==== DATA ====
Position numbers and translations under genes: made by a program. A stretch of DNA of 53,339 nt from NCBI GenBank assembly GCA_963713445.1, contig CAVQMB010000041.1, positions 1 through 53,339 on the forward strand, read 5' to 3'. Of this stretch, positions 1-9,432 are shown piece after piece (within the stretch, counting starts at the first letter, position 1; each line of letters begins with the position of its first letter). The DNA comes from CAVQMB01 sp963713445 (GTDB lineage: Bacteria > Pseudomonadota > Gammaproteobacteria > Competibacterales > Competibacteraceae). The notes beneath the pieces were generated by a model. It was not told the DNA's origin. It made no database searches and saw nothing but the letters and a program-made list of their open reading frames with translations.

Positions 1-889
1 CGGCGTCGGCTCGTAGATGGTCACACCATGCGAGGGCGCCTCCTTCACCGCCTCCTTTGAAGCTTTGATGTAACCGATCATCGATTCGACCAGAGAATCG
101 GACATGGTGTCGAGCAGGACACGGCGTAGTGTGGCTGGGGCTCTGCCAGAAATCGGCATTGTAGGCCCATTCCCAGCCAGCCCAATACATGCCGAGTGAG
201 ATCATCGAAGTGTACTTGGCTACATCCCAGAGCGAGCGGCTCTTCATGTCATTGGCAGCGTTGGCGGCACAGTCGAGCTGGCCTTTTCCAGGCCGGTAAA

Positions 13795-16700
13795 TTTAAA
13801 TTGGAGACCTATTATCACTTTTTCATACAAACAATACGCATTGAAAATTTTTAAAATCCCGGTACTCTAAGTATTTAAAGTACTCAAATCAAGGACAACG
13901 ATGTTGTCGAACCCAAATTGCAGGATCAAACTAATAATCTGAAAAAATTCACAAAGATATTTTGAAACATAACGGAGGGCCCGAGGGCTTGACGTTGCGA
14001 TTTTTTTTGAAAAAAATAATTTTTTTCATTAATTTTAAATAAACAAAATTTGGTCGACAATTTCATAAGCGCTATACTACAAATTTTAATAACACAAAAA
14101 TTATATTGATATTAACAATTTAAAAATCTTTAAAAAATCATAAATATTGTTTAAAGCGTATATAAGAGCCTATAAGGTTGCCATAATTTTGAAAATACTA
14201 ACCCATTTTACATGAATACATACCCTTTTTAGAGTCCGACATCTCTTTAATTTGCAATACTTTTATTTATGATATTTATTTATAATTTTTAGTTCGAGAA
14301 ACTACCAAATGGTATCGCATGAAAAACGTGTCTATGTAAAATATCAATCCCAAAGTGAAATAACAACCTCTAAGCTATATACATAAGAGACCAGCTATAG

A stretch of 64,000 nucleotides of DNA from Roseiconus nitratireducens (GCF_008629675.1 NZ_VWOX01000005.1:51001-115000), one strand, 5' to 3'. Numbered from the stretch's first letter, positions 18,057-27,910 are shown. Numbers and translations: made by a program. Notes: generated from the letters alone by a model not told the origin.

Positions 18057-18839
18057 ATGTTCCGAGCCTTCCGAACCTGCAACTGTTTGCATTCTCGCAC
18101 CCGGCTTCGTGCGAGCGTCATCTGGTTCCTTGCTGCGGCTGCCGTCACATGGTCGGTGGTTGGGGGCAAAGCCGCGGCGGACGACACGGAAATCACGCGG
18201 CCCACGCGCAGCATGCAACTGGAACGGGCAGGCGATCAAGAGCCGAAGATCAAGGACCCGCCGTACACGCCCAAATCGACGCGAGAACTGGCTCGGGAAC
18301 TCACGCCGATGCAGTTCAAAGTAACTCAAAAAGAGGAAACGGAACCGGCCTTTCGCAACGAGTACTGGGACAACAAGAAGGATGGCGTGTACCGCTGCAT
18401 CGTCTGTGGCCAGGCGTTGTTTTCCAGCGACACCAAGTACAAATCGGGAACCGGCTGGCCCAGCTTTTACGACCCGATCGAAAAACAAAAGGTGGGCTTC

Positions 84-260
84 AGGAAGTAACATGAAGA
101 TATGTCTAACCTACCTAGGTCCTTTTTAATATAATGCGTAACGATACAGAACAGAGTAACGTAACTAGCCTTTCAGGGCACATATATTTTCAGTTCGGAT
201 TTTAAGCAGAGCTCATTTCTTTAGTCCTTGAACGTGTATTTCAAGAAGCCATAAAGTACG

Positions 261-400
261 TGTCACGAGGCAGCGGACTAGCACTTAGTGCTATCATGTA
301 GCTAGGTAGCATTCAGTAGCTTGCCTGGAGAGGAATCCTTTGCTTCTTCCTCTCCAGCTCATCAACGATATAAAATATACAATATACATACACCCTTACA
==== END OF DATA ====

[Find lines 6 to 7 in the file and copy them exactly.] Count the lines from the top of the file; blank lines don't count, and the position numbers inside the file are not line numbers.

Positions 13795-16700
13795 TTTAAA